Category Archives: Eye Conditions

Young woman touching her face | LASIK

When Your Eyelid Turns Outward

Sometimes our eyelids can turn the wrong way. This is usually due to the weakening of the controlling muscles and tendons that operate our eyelids. When the eyelid involuntarily turns outward, this is known as ectropion. When a person has ectropion, the condition prevents tears from draining from the eye correctly, resulting in irritation.  At… Read More »


Man looking down at paper

Turning 40? Get Ready to Stock Up on Readers

OK, so you just had your 40th birthday, complete with the black clothes worn by “mourning” party attendees, tedious cards about adult diapers, and all of that.  But there was one guest who was definitely on the list who you may not know — presbyopia.  Since we take care of all aspects of your vision… Read More »


Chalazion — the Stye in the Eyelid

OK, this morning you woke up, pried your eyelids open, and noticed — what? — a lump on your eyelid. Don’t sweat it; you most likely have a chalazion. That’s a scary word for eyelid stye. There are different ways to address chalazions and our team at Central Valley Eye Medical is experienced with all… Read More »


When Eyelids Turn the Wrong Way

For various reasons, sometimes a person’s eyelid can turn the wrong way. In some cases the eyelid “turns in”. In others it “turns outward.” These conditions can lead to pain, irritation, and problems with tear drainage. Our team at Central Valley Eye Medical Group can correct both of these eyelid conditions with surgery. Entropion Entropion… Read More »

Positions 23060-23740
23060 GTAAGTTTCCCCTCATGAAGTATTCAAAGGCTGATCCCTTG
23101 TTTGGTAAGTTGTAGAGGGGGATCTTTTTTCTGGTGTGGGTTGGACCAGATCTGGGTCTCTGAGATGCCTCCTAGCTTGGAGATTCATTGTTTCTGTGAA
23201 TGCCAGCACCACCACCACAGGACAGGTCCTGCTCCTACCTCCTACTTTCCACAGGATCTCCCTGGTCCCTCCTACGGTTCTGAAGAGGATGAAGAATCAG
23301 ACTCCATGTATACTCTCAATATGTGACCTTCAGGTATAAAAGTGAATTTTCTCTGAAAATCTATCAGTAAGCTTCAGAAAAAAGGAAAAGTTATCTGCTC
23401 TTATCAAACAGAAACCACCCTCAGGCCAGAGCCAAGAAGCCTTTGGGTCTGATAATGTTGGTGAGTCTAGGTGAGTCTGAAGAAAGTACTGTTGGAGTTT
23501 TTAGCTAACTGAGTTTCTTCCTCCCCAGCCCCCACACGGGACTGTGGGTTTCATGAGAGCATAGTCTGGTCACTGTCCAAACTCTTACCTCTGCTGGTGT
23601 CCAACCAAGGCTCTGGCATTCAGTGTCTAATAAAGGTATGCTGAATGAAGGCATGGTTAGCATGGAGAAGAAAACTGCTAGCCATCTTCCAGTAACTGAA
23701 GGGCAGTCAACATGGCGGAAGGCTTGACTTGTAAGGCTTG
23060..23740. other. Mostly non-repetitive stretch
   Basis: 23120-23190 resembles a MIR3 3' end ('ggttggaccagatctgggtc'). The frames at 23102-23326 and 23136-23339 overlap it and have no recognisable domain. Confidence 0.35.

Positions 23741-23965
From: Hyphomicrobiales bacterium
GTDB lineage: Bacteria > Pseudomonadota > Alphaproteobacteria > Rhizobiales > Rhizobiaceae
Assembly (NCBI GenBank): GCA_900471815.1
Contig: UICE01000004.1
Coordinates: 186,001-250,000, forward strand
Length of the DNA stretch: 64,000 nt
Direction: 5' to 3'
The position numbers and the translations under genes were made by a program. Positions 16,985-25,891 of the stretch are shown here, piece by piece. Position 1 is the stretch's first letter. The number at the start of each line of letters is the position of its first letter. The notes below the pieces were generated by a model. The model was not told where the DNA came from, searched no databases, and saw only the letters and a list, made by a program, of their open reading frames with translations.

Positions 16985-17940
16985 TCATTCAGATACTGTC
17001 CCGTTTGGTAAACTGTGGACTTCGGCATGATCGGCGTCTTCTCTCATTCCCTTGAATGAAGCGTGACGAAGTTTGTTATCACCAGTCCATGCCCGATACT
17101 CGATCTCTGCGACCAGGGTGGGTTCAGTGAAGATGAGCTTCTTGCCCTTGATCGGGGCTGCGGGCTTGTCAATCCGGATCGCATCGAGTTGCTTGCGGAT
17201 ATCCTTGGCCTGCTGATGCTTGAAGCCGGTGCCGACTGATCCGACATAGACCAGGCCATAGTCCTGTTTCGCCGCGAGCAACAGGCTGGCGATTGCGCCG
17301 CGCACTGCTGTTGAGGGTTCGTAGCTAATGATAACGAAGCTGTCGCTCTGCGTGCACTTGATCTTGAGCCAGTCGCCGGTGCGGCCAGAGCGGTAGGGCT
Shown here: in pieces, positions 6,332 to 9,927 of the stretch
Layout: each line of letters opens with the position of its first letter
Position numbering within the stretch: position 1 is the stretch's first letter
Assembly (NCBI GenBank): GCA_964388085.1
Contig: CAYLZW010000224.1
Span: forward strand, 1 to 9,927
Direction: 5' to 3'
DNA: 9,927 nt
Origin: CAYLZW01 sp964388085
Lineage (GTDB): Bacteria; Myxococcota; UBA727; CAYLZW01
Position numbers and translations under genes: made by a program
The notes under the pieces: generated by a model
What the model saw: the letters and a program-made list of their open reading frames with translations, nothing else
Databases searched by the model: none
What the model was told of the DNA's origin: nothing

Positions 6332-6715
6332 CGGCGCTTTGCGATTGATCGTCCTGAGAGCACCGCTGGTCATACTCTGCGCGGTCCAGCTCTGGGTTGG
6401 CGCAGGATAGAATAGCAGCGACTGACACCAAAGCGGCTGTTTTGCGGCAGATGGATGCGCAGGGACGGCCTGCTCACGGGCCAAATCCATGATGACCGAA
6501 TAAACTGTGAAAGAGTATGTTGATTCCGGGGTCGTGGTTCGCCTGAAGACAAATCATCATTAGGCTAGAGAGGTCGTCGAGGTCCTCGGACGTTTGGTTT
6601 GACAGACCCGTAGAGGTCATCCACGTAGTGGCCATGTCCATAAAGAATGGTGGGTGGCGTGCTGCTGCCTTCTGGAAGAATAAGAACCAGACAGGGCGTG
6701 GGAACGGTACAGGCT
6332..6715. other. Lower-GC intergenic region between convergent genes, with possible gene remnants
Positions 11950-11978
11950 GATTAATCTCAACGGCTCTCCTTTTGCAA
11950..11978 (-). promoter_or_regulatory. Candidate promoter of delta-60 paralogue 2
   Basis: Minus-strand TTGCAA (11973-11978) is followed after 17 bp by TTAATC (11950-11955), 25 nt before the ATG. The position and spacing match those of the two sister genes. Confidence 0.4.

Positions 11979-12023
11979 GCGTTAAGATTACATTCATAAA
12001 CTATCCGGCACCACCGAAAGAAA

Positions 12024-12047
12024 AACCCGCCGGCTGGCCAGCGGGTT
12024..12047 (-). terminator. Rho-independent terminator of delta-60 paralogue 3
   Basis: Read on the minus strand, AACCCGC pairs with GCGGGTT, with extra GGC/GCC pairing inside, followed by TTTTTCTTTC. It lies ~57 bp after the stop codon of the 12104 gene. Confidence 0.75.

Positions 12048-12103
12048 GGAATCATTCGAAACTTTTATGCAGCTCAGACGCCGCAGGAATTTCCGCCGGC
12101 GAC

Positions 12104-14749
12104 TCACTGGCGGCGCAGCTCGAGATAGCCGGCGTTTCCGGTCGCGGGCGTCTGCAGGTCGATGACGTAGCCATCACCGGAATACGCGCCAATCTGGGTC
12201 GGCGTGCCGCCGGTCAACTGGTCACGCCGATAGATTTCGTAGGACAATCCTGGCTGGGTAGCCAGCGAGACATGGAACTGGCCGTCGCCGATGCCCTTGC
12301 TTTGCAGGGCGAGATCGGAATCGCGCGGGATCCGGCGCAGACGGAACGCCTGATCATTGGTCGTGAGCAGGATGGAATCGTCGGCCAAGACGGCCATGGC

What is Keratoconus?

Keratoconus is a progressive eye disease where the person’s normally round cornea thins and then begins to bulge into a cone-like shape. Because the cornea shape is now a cone, this deflects light entering the eye on its way to the retina and distorts vision. Keratoconus can affect one or both eyes and it usually… Read More »


Color Blindness Treatment Stockton, CA

What is the Cause of Color Blindness?

If you have some degree of color blindness, you can usually thank your parents. Color blindness is usually hereditary — red/green and blue color blindness is usually passed down from your parents. The gene responsible for the condition is carried on the X chromosome; this is why color blindness affects men far more than women.… Read More »


Understanding Strabismus

Although most people think of the term crossed-eyed as meaning one thing, the clinical term strabismus can actually mean different varieties of this condition where the two eyes don’t effectively work together. While not typical, strabismus is not rare, either. The American Association for Pediatric Ophthalmology and Strabismus estimates that approximately 4 percent of the… Read More »


What’s with My Bloodshot Eyes?

OK, we all have red eyes at times. Allergy season, windy days, maybe a few too many cocktails the night before — there are lots of reasons our eyes can become red. Since we like our patients to have happy eyes, here’s what could be behind your red eyes. Some of them merit a visit… Read More »


When Those Eyes Get So Very Red — Pink Eye

School and pink eye kind of go together. Kids go to PE and share a towel. They borrow a pencil that their friend used after touching their eye. They borrow a calculator. All of those harmless actions can results in inflammation of the conjunctiva. You know it as pink eye. Children get pink eye a… Read More »


Monovision

When we’re young and have normal vision our eyes are in perfect condition. They can focus up close on objects as close as their nose and they can instantly switch that focus to a far away object. This is known as accommodation. Unfortunately, accommodation becomes, well, less accommodating as we get older. With every passing… Read More »


CONTACT US FOR MORE INFORMATION

  • This field is for validation purposes and should be left unchanged.

  |  

  |